Justin: There is a great deal of varied musical input on this record just like you said. I have always thought about my music at a very personal level so that it why I always try and stretch the boundaries of a particular project. I like to keep projects like Godflesh as far from being derivative as possible. Purely because it is self drawn and created from so many varied sources. The record has been the best received album in years and I attribute it to it's varied scope. I am really happy about that because that is all I want out of music.

Jester: Do you fell that political and societal influences affect the way you write your music?

Justin: Yes. Especially years ago. Now it has become such an introverted activity it has become very much outside of anything that isn't very personal. Over the years there has become a process of locking ourselves away from the outside world whenever we record and this album is no different. It is all really self indulgent. Most of my music is purely self indulgent anyways. I try to avoid talking about anything that extremely personal but obviously we can't avoid all outside influences. We all can't help being aware of out environment. As it is Godflesh has always dealt with resignation type issues.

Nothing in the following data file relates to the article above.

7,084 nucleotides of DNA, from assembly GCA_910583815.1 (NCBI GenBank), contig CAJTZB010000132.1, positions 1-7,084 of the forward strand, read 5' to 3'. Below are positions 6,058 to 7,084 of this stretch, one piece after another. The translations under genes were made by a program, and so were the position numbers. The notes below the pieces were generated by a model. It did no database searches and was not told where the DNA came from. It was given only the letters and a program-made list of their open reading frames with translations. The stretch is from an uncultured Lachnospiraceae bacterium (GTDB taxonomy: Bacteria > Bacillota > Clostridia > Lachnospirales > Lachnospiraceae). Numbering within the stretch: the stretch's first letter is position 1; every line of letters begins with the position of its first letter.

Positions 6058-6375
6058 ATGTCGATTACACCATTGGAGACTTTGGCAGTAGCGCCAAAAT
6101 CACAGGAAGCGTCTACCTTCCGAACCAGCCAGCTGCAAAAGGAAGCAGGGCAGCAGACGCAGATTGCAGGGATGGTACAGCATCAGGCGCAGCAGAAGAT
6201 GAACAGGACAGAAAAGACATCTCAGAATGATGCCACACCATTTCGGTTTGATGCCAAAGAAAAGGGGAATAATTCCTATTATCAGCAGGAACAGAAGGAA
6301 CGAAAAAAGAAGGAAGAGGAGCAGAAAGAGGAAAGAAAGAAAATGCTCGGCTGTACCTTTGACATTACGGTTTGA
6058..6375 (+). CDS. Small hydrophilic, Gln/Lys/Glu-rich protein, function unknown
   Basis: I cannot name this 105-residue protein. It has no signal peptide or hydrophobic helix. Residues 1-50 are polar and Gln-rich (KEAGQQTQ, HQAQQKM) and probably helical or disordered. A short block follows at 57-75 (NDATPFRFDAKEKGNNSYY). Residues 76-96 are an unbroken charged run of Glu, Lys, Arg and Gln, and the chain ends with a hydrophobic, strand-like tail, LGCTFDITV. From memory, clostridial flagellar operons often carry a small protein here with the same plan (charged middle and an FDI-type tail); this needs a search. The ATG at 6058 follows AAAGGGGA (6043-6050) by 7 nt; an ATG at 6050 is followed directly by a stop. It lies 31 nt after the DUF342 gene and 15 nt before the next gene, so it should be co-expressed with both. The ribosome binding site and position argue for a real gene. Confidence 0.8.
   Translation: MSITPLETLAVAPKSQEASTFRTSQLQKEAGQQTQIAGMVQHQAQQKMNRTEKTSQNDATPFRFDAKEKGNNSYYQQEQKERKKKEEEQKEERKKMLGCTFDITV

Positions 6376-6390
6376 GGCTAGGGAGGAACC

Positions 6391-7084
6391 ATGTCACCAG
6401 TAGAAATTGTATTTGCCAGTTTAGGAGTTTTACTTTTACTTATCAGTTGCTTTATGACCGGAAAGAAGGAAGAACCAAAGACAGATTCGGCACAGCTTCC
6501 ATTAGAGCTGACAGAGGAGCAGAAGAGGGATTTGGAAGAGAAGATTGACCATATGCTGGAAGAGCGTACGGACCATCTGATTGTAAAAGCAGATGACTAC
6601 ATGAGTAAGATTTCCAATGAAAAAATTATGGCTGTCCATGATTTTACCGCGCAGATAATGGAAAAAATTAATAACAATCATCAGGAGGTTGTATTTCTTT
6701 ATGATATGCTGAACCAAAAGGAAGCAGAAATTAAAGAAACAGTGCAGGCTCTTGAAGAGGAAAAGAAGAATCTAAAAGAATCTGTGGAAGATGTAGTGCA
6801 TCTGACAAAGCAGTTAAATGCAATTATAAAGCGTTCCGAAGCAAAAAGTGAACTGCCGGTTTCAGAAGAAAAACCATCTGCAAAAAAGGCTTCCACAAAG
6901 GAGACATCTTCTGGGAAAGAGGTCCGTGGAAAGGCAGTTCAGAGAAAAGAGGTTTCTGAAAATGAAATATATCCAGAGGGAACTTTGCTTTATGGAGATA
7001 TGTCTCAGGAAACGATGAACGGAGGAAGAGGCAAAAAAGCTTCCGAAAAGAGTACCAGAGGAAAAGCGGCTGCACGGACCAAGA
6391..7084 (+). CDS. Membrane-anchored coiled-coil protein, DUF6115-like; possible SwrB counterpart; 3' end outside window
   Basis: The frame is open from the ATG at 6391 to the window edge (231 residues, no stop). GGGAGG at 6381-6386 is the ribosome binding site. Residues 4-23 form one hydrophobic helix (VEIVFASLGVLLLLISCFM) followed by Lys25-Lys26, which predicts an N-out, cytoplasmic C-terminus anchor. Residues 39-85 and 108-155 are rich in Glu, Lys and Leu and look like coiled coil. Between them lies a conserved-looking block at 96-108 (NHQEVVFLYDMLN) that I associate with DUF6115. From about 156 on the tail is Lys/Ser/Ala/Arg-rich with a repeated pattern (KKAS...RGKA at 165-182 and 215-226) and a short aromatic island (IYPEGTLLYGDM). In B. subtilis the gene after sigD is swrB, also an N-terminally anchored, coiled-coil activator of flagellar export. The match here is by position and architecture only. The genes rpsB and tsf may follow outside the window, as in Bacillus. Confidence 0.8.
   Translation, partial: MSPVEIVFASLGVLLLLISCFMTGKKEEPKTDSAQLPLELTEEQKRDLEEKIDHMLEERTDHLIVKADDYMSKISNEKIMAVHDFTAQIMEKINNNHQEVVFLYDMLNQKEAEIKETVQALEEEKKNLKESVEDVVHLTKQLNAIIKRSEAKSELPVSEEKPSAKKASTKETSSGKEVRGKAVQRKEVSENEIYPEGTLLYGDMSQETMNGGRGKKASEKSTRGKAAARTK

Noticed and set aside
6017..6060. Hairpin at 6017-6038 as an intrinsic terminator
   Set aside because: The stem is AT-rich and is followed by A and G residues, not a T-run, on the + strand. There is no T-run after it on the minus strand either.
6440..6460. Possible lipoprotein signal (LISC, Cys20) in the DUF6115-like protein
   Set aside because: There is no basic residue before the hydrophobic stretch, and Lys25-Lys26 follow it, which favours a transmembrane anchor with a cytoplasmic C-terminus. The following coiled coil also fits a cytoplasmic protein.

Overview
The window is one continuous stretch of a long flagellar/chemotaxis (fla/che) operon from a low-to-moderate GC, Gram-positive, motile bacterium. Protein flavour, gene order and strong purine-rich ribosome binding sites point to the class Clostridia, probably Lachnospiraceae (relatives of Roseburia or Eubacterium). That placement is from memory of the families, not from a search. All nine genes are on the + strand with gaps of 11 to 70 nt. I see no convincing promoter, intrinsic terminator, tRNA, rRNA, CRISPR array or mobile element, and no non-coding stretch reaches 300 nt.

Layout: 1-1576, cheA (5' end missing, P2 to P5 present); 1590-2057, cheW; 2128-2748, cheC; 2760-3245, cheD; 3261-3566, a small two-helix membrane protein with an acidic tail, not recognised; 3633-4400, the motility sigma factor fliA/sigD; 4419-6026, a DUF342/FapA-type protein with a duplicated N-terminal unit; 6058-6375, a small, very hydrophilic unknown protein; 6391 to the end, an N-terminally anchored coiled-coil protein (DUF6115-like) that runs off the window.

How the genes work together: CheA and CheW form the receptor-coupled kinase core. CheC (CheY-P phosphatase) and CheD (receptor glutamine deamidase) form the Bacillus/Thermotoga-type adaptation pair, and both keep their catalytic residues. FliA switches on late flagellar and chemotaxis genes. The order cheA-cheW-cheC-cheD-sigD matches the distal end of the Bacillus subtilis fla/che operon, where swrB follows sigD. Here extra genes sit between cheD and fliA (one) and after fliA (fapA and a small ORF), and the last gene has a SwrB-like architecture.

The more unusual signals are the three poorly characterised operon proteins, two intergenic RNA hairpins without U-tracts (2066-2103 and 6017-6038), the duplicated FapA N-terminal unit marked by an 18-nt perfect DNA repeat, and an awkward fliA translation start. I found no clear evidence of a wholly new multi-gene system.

I've always stressed that no matter how hard it appears, Godflesh is not a dogmatic music. Musically is it, but lyrically it is not. I am just not interested in sloganeering any longer, I did that sort of stuff when I was in Napalm Death and I feel that it was a very primitive musical outlet. That all came from being over obsessed with punk rock as a kid. We've matured since then so we have realized that we can't really change anyone but ourselves with our music.

Jester: Throughout all these years of writing music have you established any type of formal methodology that you use to compose your music?